Is It Legal to fly in Charted Wilderness Areas?
Related: Who Owns the Air? | Criminal Violation Flying Over Park
I was working on the airspace video section that deals with wilderness areas — those lines with blue dots as shown at right — and thought it deserved some attention here. Pilots are “requested” to stay at least 2000 feet above any terrain within 1000 feet horizontally. But it’s only a request on sectional and terminal area chart margins. What’s up with that?
There are regulated areas, mind you, like the Grand Canyon, where Special FAR’s codify prohibited areas and violations are pursued for scofflaws. But for generic wilderness areas, avoiding overflight is voluntary. Remember, at one point, so was flying over the Grand Canyon so we need to be res ponsible.
The Aeronautical Information Manual (AIM) also says “requested” to avoid overflight, reserving “prohibited” for landing. That’s a park rule, not the FAA’s. The park services don’t have jurisdiction over airspace but they still write rules about it and occasionally issue citations. You’ll probably win a court fight over jurisdiction but who wants the bureaucratic punishment?
Here is the AIM blurb:
7-4-6. Flights Over Charted U.S. Wildlife Refuges, Parks, and Forest Service Areas
a. The landing of aircraft is prohibited on lands or waters administered by the National Park Service, U.S. Fish and Wildlife Service, or U.S. Forest Service without authorization from the respective agency. Exceptions include:
1. When forced to land due to an emergency beyond the control of the operator;
2. At officially designated landing sites; or
3. An approved official business of the Federal Government.
b. Pilots are requested to maintain a minimum altitude of 2,000 feet above the surface of the following: National Parks, Monuments, Seashores, Lakeshores, Recreation Areas and Scenic Riverways administered by the National Park Service, National Wildlife Refuges, Big Game Refuges, Game Ranges and Wildlife Ranges administered by the U.S. Fish and Wildlife Service, and Wilderness and Primitive areas administered by the U.S. Forest Service.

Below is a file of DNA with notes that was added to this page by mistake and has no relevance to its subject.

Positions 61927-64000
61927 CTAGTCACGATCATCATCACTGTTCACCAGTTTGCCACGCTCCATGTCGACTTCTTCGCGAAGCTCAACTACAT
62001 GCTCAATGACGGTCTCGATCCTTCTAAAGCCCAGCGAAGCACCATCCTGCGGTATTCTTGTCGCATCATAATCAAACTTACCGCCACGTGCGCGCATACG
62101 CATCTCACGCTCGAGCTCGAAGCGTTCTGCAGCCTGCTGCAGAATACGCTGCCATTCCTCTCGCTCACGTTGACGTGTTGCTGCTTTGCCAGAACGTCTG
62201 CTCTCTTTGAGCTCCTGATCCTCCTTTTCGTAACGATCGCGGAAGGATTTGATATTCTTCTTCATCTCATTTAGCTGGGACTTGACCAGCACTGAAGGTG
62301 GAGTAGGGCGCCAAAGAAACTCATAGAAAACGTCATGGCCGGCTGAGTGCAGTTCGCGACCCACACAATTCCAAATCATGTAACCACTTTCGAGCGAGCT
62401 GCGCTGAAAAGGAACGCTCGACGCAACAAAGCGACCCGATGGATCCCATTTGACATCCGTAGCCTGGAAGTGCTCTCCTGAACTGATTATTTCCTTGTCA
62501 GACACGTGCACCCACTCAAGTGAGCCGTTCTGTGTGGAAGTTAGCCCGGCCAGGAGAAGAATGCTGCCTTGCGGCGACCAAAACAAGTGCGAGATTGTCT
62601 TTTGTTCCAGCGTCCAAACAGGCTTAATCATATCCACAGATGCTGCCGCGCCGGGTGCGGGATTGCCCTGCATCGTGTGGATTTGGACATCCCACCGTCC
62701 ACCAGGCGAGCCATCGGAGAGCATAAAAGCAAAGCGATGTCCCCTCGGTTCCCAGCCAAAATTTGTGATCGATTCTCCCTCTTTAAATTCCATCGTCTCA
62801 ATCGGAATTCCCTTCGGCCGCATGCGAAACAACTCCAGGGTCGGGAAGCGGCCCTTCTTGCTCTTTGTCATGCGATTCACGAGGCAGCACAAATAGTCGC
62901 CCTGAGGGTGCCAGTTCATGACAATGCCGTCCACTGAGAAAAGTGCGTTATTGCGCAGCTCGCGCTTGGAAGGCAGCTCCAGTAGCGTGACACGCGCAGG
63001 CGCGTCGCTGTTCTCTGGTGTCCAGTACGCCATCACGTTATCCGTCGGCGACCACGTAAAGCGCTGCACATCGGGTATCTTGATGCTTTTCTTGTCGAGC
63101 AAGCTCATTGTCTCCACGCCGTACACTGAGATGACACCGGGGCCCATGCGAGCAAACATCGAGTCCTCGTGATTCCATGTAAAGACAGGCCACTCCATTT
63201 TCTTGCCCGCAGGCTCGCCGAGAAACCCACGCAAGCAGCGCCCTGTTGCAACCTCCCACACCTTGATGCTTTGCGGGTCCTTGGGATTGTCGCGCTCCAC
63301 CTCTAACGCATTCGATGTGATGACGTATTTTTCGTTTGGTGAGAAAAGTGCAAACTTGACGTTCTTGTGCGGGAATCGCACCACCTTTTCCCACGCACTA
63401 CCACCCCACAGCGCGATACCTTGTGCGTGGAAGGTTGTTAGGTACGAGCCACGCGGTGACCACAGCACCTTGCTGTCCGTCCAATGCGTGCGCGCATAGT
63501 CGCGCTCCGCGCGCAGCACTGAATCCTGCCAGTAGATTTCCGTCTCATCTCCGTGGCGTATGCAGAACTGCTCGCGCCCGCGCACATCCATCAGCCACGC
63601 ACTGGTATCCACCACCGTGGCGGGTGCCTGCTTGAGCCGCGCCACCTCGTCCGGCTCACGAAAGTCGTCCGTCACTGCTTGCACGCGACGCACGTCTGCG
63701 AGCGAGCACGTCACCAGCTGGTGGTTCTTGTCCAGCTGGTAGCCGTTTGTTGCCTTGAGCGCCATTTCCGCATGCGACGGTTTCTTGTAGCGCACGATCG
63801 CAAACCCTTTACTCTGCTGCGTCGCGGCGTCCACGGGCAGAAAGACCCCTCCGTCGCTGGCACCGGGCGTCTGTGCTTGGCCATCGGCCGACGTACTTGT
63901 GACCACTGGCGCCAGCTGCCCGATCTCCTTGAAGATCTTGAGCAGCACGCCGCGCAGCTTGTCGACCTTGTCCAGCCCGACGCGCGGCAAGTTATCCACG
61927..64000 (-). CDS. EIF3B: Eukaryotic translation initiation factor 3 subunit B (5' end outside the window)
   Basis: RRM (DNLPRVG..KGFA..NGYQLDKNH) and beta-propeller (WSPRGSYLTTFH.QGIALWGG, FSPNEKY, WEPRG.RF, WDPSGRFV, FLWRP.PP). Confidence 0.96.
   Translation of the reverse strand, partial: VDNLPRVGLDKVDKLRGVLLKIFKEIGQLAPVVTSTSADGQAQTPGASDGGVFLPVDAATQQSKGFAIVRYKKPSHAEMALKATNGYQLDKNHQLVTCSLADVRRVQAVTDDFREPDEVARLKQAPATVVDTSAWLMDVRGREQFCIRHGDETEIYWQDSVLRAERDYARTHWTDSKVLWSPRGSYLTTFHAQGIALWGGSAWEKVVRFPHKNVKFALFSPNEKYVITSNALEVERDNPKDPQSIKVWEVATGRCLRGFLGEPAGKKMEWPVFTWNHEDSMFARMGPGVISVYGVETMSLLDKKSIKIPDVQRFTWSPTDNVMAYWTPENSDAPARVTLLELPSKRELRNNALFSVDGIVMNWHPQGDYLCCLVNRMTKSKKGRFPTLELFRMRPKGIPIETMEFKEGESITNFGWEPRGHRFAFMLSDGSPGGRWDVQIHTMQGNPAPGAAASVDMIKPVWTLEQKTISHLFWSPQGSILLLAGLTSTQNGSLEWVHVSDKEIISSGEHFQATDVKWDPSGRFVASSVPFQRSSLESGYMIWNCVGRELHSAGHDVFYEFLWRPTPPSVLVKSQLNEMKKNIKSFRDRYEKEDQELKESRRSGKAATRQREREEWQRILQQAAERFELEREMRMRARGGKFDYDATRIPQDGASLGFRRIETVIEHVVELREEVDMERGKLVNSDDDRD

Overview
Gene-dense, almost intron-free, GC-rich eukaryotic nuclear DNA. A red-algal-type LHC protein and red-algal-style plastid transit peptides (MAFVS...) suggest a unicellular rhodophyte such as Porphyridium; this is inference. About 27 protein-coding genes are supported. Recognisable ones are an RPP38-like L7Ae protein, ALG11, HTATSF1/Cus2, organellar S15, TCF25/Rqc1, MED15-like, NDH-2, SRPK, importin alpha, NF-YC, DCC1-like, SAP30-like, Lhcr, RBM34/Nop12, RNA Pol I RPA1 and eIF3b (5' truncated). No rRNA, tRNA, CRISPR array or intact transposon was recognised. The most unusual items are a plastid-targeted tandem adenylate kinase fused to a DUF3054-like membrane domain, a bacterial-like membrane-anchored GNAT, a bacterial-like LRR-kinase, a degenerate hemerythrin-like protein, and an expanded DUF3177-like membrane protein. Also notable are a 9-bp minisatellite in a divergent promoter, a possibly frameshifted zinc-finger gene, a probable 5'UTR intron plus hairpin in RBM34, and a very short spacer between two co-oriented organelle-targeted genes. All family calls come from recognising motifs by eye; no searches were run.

FAA Advisory Circular AC 91-36D, Visual Flight Rules (VFR) Flight Near Noise‐Sensitive Areas, defines the surface of a national park area (including parks, forests, primitive areas, wilderness areas, recreational areas, national seashores, national monuments, national lakeshores, and national wildlife refuge and range areas) as: the highest terrain within 2,000 feet laterally of the route of flight, or the upper‐most rim of a canyon or valley.
You could argue that our craft is not included, which is true, but this guidance is informative.
Another aspect is noise or wildlife disturbance laws which may avoid the whole jurisdiction issue (see figure 2 in sidebar). I can’t find any case law that supports this but wouldn’t be surprised if it was effective in court. In other words they don’t cite you for flying over anything, they cite you for either disturbing the wildlife or exceeding noise limits — the airspace issue is moot.
Most laws are about defining the border of your rights and others. If we can avoid making a big footprint we can avoid the motive force for new laws. Like so many things, we largely fly at the pleasure of the people, annoy enough of them off and we won’t fly there anymore.